It took the coordination of our infection-control folks to ensure we were keeping our employees, as well as the patients, safe in that alternative care site. It took the coordination of physicians and other medical professionals to staff that alternative care site 24 hours a day, 7 days a week. It took the facility staff to build it out and the emergency preparedness team to stand up beds in our temporary hospital unit inside that area. It took the IT group to create that location within the EHR, and to create the ability for patients to get registered and to have the test completed and done within the EHR. It was a significant team effort from across the organization to stand something like that up.
Gamble: It’s a lot of moving parts. Was there anything that stood out as being particularly challenging?
Kurtz: I think the most difficult challenge was standing up the in-house testing. Very early on, we issued purchase orders and established our own in-house testing. We were the third or fourth hospital in Michigan to be able to do in-house Covid-19 testing; and I think doing that at the pace that was necessary to meet the need was the biggest challenge.
It was everything from supply chain to the test being set up in our lab, being certified, being able to process those tests effectively, having the collection materials at hand, and being able to collect specimens to run through that testing. That has been, and continues to be, probably the most significant initiative throughout the entire COVID-19 strategy.
We’ve recently added an additional drive-thru testing clinic in another county. We’ve done a significant amount of work to provide the testing needs for our community. I think that was the single biggest initiative that we had throughout this process.
Gamble: I imagine being on the early side of the curve isn’t easy. Were there any organizations or individuals you could reach out to? How did you navigate that?
Kurtz: Navigating through it was challenging because every organization around us was navigating that same process. We have the advantage of having an extremely talented and experienced lab director who led the process and got us through to the testing and validation of that system. That helped significantly to have that expertise in-house to be able to stand up that equipment, get it certified, and get it moving along.
We also have a very talented and innovative supply chain team that was able to source the testing media and transport media necessary to get those tests to the testing equipment. It was very important for us to have that team around us to build that up.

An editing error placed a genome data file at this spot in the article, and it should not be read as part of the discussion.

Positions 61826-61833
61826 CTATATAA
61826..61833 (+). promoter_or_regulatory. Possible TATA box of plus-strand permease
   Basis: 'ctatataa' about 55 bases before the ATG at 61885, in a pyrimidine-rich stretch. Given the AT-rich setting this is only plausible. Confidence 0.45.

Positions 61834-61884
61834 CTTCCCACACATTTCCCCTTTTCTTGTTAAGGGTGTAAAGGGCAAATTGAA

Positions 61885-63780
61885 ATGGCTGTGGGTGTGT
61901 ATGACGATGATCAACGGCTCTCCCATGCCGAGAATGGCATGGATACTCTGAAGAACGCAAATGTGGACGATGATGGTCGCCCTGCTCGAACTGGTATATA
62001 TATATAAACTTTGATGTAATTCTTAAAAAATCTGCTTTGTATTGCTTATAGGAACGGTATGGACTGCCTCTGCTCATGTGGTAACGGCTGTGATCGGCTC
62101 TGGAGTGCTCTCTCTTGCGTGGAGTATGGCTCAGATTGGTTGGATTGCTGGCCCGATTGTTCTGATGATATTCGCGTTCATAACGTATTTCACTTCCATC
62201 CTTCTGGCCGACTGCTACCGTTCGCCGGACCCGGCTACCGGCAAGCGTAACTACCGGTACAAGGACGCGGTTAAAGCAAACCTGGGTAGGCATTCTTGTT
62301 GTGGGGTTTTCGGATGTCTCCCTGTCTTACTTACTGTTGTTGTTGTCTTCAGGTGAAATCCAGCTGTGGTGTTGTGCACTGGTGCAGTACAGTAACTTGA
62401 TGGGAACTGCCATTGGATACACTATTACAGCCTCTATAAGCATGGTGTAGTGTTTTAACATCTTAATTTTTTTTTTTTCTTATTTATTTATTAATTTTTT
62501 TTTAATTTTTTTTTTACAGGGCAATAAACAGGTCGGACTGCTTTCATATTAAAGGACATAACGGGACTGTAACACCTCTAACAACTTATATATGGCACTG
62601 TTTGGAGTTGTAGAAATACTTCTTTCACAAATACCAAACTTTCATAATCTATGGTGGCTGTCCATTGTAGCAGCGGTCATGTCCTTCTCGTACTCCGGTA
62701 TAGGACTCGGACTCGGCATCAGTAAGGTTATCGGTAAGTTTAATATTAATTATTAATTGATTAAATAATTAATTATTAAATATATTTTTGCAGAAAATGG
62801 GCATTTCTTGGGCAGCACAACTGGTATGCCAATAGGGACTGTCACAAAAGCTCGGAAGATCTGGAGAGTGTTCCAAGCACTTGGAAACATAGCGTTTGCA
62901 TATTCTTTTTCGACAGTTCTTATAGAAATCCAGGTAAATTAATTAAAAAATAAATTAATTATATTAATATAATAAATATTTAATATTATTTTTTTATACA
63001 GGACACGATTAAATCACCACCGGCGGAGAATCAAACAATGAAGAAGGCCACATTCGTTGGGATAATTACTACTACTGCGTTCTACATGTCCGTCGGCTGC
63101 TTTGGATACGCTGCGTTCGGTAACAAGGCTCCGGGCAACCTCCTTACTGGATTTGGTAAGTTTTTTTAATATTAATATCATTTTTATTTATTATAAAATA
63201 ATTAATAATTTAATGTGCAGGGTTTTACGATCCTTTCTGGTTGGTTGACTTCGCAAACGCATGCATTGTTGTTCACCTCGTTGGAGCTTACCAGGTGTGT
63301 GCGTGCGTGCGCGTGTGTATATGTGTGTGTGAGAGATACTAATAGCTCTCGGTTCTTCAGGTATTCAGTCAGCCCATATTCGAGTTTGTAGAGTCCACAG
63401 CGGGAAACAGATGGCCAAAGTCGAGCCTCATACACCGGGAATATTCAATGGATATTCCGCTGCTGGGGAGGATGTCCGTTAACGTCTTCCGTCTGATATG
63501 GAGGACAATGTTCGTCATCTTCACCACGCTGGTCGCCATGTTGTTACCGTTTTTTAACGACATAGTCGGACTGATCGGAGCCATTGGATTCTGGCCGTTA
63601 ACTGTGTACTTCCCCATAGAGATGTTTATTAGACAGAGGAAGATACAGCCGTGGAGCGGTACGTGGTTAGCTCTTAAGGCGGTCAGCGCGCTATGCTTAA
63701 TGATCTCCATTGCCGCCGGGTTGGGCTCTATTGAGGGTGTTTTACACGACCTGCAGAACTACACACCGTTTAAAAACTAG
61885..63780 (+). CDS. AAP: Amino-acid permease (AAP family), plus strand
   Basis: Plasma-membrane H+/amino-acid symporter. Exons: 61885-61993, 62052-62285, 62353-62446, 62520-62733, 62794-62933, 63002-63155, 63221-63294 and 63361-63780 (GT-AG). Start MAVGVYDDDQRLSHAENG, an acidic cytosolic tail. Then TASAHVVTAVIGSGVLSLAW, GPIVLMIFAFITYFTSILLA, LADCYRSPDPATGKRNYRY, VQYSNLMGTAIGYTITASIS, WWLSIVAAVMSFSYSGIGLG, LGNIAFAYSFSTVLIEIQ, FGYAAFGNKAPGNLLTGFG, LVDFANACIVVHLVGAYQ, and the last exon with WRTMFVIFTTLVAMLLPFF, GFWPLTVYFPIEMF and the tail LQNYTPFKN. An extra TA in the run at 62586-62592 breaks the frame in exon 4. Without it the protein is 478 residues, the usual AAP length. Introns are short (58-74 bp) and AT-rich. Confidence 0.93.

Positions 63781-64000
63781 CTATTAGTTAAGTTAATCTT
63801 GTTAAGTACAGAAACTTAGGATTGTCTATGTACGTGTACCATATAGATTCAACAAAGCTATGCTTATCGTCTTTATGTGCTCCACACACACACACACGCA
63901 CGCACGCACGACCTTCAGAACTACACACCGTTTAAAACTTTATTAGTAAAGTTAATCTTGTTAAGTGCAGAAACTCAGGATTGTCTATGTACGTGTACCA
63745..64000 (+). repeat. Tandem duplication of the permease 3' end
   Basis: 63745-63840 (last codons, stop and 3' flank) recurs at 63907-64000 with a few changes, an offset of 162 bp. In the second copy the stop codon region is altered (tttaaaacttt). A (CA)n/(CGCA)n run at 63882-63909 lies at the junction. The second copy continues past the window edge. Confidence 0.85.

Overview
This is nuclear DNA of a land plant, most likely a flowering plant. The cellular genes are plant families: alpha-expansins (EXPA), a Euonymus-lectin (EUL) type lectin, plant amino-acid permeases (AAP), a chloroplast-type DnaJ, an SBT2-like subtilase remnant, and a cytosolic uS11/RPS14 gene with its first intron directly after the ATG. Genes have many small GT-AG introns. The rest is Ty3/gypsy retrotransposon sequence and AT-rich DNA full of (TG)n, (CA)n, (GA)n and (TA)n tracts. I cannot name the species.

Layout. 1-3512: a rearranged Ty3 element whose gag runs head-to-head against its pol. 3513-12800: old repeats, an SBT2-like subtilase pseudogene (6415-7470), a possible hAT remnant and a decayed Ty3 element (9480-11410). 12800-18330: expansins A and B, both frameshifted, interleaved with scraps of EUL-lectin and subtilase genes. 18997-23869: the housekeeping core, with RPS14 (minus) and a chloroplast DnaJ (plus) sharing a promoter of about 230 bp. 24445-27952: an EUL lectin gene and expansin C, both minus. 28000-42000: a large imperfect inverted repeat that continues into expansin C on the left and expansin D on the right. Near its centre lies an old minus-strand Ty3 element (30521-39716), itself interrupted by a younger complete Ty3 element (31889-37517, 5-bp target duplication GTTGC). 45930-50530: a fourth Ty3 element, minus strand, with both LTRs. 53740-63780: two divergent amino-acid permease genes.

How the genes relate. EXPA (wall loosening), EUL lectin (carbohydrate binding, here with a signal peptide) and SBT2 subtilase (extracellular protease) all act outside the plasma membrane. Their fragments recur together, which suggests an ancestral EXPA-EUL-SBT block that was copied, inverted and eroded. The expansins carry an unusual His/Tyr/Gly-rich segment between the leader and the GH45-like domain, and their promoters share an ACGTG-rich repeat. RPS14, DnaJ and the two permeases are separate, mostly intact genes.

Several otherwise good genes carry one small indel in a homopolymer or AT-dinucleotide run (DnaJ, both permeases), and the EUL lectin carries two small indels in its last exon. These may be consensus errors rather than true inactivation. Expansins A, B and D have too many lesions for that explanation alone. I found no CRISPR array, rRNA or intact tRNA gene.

One thing we’ve been very proud of is the fact that we have maintained, even to today, a 24- to 72-hour turnaround time. We rarely see a 72-hour turnaround time; most of our tests come back within 24 to 36 hours. We have partnered with many of our local extended care facilities and long-term care facilities that were seeing 9-day turnaround times with some of their testing. We created a team that has gone out to these locations, has done the collection, the processing, and the results reporting, and they’re getting their results in 24 to 36 hours, which was unheard of at the beginning and is still quite rare now.
Gamble: Absolutely. As far as some of the initiatives that were put on hold, you mentioned that building the facility is back on track. What was the process in determining it was okay to restart some of these initiatives?
Kurtz: We follow the guidelines that are shared throughout the healthcare community in terms of when it’s safe to go back to work and safe to have people working in that environment. Michigan was very early to have established strong restrictions for business operations. We’re following guidance from the CDC, from the Department of Health and Human Services, and from the state of Michigan.
When those folks arrived at the conclusion that it was okay for certain businesses to come back and establish their work again, we were able to continue as well. We’re still at the point of still erecting steel and putting in roof trusses and those types of things in the facility. We’re very early on in the process.
When we had to stop work, we made the construction site safe and we decided to pause until everyone — including the contractors themselves, the organization, the health department and the CDC — all said it was safe to go back to work.